Ron Eglash has an odd job title – he’s an ethnomathematician whose has built his career studying fractals in African architecture. He starts by explaining fractals, walking us through George Cantor’s subdivision of lines to infinity by eliminating the middle third of each line. The result, on an infinite line divided into a set of points larger than infinity, literally drove Cantor mad. But other mathematicians built additive fractals like the Koch curve. These shapes were all self-similar – they look similar in large and small scales. And if you try to measure their surfaces, you’ll discover that they’re infinite in length.
These curves were unpopular with the mathematical establishment – they were termed “pathological curves”, and largely ignored for a hundred years, until Benoit Mandlebrot observed that fractals were extremely common in nature.
Egland’s work began by analyzing photos of African villages and seeing fractal patterns. With a Fulbright grant, he began travelling around Africa and asking people why people build the way they do. He found palaces made from fractile organizations of rectangles, villages of self-similar circular compounds, Nigerian villages apparently built from self-similar circles. The only straight lines in this village were associated with the altar used for annual sacrifice. These patterns have religious significance in many cases – a recursive stack of calabashes is topped by a tiny calabash, which contains a woman’s soul and is smashed when she dies.
Egland is clearly used to skepticism about his work. He asks and answers some of the questions he most often faces:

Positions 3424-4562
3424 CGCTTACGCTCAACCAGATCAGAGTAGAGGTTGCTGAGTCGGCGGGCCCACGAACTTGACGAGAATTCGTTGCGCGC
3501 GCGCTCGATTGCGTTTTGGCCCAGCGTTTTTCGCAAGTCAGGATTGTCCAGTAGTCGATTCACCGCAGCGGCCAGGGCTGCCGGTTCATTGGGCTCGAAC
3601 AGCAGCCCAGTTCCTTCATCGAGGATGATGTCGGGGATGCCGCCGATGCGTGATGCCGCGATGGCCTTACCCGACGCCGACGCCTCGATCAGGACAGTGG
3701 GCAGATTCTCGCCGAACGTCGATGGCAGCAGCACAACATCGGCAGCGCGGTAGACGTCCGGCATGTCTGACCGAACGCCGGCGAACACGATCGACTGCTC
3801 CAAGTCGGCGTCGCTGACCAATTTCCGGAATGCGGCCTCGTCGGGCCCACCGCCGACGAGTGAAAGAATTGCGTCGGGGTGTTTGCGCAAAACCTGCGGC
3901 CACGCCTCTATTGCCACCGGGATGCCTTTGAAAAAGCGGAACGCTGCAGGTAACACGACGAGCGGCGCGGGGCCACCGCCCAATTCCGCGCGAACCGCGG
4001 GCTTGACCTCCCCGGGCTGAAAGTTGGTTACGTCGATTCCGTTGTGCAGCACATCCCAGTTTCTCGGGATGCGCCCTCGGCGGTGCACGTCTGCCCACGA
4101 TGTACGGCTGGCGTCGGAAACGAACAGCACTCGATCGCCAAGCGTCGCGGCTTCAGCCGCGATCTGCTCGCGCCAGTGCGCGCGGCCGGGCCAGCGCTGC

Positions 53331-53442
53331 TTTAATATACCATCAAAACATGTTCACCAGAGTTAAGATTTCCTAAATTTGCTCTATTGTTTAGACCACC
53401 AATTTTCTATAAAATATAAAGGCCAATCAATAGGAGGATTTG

- Aren’t these patterns just indigenous to all architecture?
He’s studied indigenous architecture in native American and South Pacific culture as well, and while native American architecture has circular and four-fold symmetry, it lacks self-similarity.
- Aren’t you ignoring the diversity of African cultures?
There’s self-similarity throughout African architecture, but there are different algorithms in different places.
- Does this represent real math knowledge, or is it just intuitive?
Many of these patterns are algorithmic. Egland walks us through the production of woven grass mats – they’re woven loosely on the bottom, where the wind is less fierce, and more tightly at the top. There’s a clear, logarithmic relationship between efficiency and effort – the African mathemeticians building these mats are doing a very good job.
Egland looks closely at Bamana sand divination, a complex system of making patterns of dashes. The system, he learned, works as a psuedo-random number generator using modula 2 addition. He argues that this system migrated into Spain from the Islamic world, becoming “geomancy”… which influenced Leibinitz, and can be traced to the birth of the digital computer. Responding to Brian Eno’s complaint that there’s not enough Africa in computers, he quipps, “I don’t think there’s enough African history in Brian Eno”